A terminal of a cellular radio system always tries to select a certain base station and operate (camp) within its coverage area, or cell. Traditionally cell reselection was based on the measurement of strength of the received radio signal, either at the base station or at the terminal. For instance, in the GSM system each base station transmits a signal on the so called beacon frequency, which is different for neighboring base stations. In the GSM system a base station transmits on the so called BCCH channel (Broadcast Control Channel) the parameters p1 and p2 to the terminal, whereby these parameters are used to calculate of the so called C values. For instance the C1 value commonly used in the cellular GSM network is calculated from the equation below:

C1:=(A-Max.(B,0)), where

A:=average level of the received signal−p1 (dB)

B:=p2−maximum transmission power of the terminal (dB)

p1:=allowed minimum value for the received signal

p2:=allowed maximum transmission power for a terminal.

In addition the terminals must measure the reception levels of the broadcast signals which they have received, so that they will be able to calculate the C1 value of each received cell. The cell which has the highest calculated C1 value is the most advantageous regarding the radio connection. In order to optimise cell reselection the network can also transmit additional parameters which enable the use of so called C2 values. A more detailed description is presented in the reference [11]. The base stations transmit to the terminals information about the BCCH frequencies used by the neighboring cells, so that the terminals will know on which frequencies they must listen in order to find the BCCH transmissions of the neighboring cells. In each cell the BCCH channel transmission also contains information about how the terminals can request random access in the respective cell in order to establish a connection.

The cells of the GSM system offer to its user the basic services: voice transmission, low-speed data transmission, and various short message services. The operation of the GSM system is standardised by ETSI (European Telecommunication Standardization Institute). The cells in the GSM system are interleaved regarding their coverage areas, so that at the cell borders it is necessary to decide which cell the terminal in question shall use. In non-active mode the terminal decides which cell to camp on, but in active mode the decision is influenced, in addition to the quality of the connection, also by other factors, for instance by the loading degrees of the cells of the network. In the dedicated mode the core network decides which of the two cells the terminal shall use, and the timing of the cell change, which it informs to the terminal. According to the ETSI standard, in the dedicated mode terminal can not independently access the service of another cell. In the idle mode the terminal decides, on the basis of the C1/C2 values which it has calculated for a number of neighbor cells, to which cell it shall belong. The actual timing of the cell change either in the dedicated mode or in the idle mode is not very important regarding the terminal, because all cells of the system normally provide the same basic services, and the user of the terminal will not notice the change from one cell to another.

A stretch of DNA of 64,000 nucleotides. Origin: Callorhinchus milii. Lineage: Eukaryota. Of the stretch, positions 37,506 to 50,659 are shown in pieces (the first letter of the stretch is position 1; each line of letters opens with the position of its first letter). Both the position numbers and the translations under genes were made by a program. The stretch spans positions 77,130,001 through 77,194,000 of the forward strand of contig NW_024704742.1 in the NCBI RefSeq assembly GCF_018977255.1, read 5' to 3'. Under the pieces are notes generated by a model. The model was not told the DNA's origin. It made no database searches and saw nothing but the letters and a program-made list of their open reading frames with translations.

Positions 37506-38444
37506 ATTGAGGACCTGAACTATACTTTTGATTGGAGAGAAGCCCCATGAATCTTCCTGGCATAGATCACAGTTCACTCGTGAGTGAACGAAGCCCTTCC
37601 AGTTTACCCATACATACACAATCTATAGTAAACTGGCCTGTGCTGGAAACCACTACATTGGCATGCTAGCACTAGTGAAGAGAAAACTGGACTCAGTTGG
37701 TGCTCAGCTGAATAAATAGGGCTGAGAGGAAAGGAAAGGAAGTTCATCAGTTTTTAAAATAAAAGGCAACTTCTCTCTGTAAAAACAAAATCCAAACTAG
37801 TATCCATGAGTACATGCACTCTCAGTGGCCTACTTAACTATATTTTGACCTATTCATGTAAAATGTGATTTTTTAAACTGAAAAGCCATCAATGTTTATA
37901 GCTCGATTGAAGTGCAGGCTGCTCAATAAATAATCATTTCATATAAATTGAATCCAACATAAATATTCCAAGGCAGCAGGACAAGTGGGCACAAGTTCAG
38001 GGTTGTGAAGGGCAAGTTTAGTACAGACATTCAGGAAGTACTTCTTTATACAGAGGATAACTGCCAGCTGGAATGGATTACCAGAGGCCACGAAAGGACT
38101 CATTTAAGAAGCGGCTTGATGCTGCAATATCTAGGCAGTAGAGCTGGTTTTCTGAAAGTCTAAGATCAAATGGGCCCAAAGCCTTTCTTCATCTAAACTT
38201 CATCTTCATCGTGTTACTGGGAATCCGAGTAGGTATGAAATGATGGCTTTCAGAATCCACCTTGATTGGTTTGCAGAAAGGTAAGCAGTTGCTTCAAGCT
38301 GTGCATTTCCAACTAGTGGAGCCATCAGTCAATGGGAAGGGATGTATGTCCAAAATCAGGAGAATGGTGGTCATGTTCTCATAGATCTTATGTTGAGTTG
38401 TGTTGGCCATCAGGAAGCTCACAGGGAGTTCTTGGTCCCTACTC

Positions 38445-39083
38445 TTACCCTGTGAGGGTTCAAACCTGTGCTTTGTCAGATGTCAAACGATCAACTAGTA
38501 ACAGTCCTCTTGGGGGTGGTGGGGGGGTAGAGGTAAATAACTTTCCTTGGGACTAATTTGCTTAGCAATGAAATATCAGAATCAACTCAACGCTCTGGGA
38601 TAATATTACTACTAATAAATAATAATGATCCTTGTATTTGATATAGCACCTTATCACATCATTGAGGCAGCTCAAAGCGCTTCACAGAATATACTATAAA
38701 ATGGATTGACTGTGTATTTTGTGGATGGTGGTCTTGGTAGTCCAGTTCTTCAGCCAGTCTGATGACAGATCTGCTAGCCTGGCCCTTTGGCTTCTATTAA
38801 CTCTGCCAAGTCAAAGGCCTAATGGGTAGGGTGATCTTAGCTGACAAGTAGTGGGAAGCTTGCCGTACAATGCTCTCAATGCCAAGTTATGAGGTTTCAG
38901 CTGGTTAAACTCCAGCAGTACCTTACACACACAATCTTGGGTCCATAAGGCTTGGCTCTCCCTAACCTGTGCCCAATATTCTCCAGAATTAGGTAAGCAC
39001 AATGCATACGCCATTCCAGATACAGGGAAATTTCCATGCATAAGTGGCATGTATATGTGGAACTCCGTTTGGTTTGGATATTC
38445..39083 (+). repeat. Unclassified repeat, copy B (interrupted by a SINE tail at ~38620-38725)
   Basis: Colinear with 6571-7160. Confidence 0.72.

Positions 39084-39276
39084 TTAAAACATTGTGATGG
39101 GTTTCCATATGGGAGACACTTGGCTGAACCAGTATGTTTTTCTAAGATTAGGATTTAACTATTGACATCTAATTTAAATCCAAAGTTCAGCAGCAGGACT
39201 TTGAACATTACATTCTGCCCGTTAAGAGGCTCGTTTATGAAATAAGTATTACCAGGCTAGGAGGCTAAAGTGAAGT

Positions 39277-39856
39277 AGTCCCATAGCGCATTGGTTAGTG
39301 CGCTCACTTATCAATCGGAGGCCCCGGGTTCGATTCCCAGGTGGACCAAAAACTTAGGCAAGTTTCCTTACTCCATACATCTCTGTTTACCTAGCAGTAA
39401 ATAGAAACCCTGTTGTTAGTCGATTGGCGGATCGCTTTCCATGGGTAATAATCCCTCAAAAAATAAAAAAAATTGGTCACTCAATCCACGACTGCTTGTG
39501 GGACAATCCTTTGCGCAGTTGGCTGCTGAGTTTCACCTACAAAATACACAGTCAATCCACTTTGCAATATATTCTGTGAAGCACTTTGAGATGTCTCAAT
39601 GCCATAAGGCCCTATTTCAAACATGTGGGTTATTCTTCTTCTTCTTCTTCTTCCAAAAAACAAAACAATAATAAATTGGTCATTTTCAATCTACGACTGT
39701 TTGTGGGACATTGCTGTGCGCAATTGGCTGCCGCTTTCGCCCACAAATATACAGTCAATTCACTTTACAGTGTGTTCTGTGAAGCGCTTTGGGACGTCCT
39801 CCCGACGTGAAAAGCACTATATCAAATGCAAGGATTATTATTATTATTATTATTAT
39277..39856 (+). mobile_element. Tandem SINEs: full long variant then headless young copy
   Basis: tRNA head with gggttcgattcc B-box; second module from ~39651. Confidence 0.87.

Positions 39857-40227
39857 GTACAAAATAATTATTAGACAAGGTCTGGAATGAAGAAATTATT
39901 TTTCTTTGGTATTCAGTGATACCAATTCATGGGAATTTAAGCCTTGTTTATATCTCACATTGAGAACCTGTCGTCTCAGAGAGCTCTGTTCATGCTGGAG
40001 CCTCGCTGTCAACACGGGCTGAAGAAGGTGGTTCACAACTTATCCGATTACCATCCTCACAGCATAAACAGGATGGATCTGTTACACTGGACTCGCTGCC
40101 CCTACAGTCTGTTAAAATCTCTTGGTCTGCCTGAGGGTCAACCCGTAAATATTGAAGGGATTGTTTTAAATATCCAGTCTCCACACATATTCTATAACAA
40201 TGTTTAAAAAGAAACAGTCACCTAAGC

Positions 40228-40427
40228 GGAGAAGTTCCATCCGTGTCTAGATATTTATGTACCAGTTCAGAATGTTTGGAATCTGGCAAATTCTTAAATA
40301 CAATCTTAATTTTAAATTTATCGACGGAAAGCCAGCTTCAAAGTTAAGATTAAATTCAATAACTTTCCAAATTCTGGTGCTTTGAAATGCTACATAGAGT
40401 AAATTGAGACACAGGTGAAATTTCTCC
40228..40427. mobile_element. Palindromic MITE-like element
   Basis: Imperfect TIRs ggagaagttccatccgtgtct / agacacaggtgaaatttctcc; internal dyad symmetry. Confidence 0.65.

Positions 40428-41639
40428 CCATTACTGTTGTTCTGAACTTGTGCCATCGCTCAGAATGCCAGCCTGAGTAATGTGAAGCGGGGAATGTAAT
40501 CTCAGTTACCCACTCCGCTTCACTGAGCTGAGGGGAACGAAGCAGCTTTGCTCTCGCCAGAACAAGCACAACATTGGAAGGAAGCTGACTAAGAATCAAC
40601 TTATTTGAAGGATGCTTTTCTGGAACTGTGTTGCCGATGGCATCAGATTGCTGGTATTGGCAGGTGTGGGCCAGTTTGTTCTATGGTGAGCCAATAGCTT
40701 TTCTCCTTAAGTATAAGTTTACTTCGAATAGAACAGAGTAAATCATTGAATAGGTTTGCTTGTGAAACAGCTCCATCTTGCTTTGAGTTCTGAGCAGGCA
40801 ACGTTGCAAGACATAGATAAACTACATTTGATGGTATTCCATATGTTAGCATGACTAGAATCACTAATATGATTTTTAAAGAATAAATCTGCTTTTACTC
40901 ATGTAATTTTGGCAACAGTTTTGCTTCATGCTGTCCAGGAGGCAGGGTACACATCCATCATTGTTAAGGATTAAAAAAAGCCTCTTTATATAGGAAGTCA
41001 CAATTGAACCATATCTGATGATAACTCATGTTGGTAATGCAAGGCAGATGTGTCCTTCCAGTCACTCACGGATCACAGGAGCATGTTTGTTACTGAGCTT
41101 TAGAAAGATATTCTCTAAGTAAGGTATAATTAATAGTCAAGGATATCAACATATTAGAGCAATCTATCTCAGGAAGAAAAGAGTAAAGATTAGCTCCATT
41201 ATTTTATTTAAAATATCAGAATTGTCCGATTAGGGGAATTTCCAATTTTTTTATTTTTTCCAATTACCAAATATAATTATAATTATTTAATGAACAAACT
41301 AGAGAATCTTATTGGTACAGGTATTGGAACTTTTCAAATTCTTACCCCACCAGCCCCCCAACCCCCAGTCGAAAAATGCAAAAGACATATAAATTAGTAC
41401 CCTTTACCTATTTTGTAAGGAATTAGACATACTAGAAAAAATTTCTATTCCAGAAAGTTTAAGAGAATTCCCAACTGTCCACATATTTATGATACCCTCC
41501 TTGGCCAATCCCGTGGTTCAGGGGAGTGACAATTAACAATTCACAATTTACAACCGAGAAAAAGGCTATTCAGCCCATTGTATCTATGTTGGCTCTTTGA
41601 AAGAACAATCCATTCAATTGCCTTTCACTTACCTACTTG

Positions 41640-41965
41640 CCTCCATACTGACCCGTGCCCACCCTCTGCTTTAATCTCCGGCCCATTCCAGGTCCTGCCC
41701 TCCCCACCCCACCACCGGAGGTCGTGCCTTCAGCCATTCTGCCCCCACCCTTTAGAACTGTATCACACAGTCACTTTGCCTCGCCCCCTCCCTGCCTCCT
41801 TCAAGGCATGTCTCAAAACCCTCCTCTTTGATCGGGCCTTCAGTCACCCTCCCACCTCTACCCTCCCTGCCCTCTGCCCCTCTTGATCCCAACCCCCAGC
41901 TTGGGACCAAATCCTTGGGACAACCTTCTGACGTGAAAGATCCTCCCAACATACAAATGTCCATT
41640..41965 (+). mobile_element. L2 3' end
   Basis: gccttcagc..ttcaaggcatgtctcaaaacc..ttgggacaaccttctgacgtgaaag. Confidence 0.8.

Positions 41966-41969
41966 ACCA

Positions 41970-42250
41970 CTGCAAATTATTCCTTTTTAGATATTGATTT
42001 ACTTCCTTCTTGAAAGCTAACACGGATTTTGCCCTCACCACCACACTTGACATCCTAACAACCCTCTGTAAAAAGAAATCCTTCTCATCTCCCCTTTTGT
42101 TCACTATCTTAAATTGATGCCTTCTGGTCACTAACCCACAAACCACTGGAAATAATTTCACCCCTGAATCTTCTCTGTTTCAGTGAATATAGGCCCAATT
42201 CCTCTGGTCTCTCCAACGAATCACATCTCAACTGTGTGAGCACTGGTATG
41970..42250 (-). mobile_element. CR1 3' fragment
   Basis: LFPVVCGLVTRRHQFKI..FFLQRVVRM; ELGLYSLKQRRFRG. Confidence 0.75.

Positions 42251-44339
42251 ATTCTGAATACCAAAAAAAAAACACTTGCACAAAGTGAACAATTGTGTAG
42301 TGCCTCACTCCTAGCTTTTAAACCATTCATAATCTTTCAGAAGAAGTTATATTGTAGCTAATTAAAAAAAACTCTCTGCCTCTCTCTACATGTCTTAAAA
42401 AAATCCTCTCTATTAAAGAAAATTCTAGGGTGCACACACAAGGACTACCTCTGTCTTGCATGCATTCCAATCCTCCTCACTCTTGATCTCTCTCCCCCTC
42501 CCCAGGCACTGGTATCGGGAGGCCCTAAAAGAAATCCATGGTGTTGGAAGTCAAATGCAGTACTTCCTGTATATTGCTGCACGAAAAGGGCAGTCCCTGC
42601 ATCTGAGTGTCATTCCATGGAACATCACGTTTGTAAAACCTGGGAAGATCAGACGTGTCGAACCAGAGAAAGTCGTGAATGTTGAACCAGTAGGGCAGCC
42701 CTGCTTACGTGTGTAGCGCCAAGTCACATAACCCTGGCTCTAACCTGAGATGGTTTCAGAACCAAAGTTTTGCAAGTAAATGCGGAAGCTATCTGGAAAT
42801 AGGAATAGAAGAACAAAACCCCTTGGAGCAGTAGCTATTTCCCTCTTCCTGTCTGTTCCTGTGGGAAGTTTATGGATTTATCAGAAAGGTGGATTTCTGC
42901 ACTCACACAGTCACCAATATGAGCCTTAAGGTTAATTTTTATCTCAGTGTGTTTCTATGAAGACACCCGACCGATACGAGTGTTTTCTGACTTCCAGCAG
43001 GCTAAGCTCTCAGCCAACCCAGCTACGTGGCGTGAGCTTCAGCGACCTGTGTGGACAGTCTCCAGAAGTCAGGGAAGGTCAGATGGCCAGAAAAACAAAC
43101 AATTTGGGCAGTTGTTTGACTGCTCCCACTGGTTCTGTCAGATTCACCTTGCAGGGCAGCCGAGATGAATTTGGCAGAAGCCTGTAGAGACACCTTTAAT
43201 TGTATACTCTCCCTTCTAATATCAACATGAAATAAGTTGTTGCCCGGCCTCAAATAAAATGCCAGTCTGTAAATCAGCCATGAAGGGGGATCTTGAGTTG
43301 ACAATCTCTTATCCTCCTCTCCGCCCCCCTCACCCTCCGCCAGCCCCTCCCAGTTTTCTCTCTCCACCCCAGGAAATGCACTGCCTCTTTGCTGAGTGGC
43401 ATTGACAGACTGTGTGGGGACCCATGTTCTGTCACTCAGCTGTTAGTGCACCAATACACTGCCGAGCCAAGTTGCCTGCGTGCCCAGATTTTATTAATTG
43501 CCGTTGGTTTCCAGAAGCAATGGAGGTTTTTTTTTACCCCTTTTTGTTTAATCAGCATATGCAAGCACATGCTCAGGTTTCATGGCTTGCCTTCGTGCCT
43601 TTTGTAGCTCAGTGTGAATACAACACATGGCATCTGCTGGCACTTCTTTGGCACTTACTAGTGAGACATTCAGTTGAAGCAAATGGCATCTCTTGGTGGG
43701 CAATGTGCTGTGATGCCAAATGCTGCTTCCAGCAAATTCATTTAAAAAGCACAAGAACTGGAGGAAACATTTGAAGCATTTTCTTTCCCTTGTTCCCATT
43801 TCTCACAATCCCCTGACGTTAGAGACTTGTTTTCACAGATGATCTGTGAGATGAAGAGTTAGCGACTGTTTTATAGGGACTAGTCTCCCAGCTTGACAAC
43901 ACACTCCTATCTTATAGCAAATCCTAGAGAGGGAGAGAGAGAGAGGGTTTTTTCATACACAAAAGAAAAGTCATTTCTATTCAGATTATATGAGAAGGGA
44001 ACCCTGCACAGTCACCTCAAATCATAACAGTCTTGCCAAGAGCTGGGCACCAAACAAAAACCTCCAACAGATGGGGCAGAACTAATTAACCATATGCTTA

However, new services are being constructed on the platform provided by the GSM system, so that these new services are able to provide various value-added services to the user of a terminals. These services might not be provided over the whole coverage area of the GSM network, but only in some limited areas. One such service could be GPRS. In the GPRS service area the user of a terminal can choose whether he uses the basic GSM services or whether he utilises the value-added services provided by GPRS. FIG. 2 shows the provision of a GPRS service over a limited area. Of the cells in FIG. 2 the cells 1, 3, 6 and 8 offer the GPRS service in their areas, but in all other cells only basic GSM services are available. The figure also shows the path of a mobile terminal from point P1 to point P7. In the active mode at the cell border regions the cell change may be controlled by the network, or it might be controlled by the terminal. Thus the following situation for a terminal could occur: the terminal obtains GPRS services on the distances P1→P2, P3→P4 and P6→P7. On the distances P2→P3, and P4→P5→P6 only the basic GSM services are available. If the user started in P1 with an active GPRS connection, he will in the worst case notice that the GPRS services are interrupted for a shorter or longer period of time during an active session when moving towards P7. The user will be surprised by the service interruptions, because in the user's opinion he is moving within the GPRS coverage area made known by the service operator. Another example of an undesirable case is that the terminal can not establish a desired GPRS connection to a cell supporting the GPRS service when the terminal is located in an unsuitable place, for instance in FIG. 2, on the distance P2→P3. This situation could occur even when the terminal is located clearly within the GPRS coverage area defined by the network service, if the terminal, due to C1/C2 values are forced to reselect to a cell not supporting GPRS service. A third inconvenient case is the point P7, which is located at the border of the cells 6 and 7. In the worst case the terminal has to make repeated cell changes between a cell supporting GPRS service and a cell not supporting GPRS service. This means that the user will experience the situation where he at certain times has GPRS service available and at other times does not have GPRS service available, even though he is at the location all the time.